An antibiotic is a drug that kills or slows the growth of bacteria. The history of use of antimicrobials has history of mankind. But misuse resulted in development of resistance (Chem et al., 2018). Even though irrational use of antibiotics is a worldwide problem it is more prevailing in developing countries because of different factors (Sarwar et al., 2018). In the United States and Canada 30 to 50% of antibiotics prescription was inappropriate. Similarly, in some Asian and African nations, 50% of antibiotic use has been identified as inappropriate (Nepal et al., 2020).

Studies show that analgesics and antibiotics are commonly prescribed in Ethiopia. Overuse of antibiotics (38%) might be a cause for resistance development and not economical too. Besides, empirical treatment which might result from inappropriate diagnosis is also a problem (Desalegn, 2013). Since antibiotics resistance has been a major challenge in controlling infectious diseases, urgent steps are needed to promote rational use (Meher and Mukharjee, 2014). WHO advocates rational use of antibiotic to minimize antibiotic resistance (Orlando et al., 2020).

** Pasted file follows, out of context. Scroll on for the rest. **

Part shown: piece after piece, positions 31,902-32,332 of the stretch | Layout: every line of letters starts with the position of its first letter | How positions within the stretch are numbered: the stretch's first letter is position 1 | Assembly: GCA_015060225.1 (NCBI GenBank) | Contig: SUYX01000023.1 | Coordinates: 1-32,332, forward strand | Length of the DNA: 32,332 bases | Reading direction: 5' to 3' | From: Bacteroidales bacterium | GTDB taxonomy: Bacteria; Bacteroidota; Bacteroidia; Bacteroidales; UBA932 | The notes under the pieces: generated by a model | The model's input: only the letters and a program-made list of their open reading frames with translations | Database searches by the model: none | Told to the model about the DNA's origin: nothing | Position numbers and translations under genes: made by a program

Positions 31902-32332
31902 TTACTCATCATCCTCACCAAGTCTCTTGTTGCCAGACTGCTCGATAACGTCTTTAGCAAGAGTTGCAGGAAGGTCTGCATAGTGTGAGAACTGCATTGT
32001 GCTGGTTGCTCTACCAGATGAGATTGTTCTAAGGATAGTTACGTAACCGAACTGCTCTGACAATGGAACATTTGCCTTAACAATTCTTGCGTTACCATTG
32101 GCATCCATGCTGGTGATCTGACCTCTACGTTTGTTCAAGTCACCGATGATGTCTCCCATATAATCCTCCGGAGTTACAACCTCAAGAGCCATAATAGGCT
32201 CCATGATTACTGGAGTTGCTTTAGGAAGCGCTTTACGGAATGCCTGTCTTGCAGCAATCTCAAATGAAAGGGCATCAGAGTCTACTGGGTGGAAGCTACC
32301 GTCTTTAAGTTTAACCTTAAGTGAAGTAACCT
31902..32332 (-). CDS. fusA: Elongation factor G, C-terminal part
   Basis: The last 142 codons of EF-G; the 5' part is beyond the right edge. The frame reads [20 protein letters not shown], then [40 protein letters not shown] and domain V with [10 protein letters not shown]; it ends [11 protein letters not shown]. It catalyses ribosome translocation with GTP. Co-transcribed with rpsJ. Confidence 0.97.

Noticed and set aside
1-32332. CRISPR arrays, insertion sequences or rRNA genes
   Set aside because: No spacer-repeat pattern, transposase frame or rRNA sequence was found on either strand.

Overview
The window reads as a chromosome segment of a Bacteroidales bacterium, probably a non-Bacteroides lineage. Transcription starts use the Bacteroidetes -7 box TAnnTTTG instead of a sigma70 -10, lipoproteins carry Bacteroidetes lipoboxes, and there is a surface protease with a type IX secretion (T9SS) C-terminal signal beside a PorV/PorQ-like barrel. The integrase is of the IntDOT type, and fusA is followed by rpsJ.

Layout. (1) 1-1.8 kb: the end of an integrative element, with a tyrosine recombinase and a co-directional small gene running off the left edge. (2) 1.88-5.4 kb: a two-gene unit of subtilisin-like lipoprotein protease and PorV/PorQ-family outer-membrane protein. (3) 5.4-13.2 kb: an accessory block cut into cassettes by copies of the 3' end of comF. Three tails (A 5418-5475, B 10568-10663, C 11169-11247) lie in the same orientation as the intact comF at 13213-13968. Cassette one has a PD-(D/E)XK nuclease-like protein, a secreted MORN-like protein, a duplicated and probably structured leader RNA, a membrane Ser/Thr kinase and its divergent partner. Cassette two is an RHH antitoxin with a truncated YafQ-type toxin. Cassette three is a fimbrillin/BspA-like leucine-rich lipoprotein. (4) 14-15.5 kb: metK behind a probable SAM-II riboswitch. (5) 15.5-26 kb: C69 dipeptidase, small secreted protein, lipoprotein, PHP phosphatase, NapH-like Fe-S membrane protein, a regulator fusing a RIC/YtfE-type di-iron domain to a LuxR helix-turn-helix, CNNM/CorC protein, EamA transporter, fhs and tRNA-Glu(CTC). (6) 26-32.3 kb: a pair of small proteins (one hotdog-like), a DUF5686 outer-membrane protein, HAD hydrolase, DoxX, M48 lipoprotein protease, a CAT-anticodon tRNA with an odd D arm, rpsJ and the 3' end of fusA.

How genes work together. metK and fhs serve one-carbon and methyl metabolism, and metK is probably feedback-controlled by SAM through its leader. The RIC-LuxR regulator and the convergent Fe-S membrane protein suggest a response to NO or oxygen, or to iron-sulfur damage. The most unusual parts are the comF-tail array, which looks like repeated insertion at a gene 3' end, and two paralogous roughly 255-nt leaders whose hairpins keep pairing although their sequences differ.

WHO has prepared a guideline that helps to evaluate antibiotics use (WHO, 1993), since 80% of antibiotics use occurs in the community either due to inappropriate prescribing or self-medication practice (Lim et al., 2012). Primary health care providers should play a major role in promoting rational use of drugs (Chem et al., 2018).

In primary health care centers and health posts approximately half of medicines prescribed are antibiotics, possibly indicating excessive and inappropriate prescribing of antibiotics. These facilities often lacks laboratory services and can be run single – handedly by a health worker who, although untrained, is expected to provide the full spectrum of services (Nepal et al., 2020). In Ethiopia a lot of studies were conducted on utilization patterns of antibiotics, however, the studies mainly focused on either secondary or tertiary health care facilities. This study is focused on primary health care facility.


Study setting and period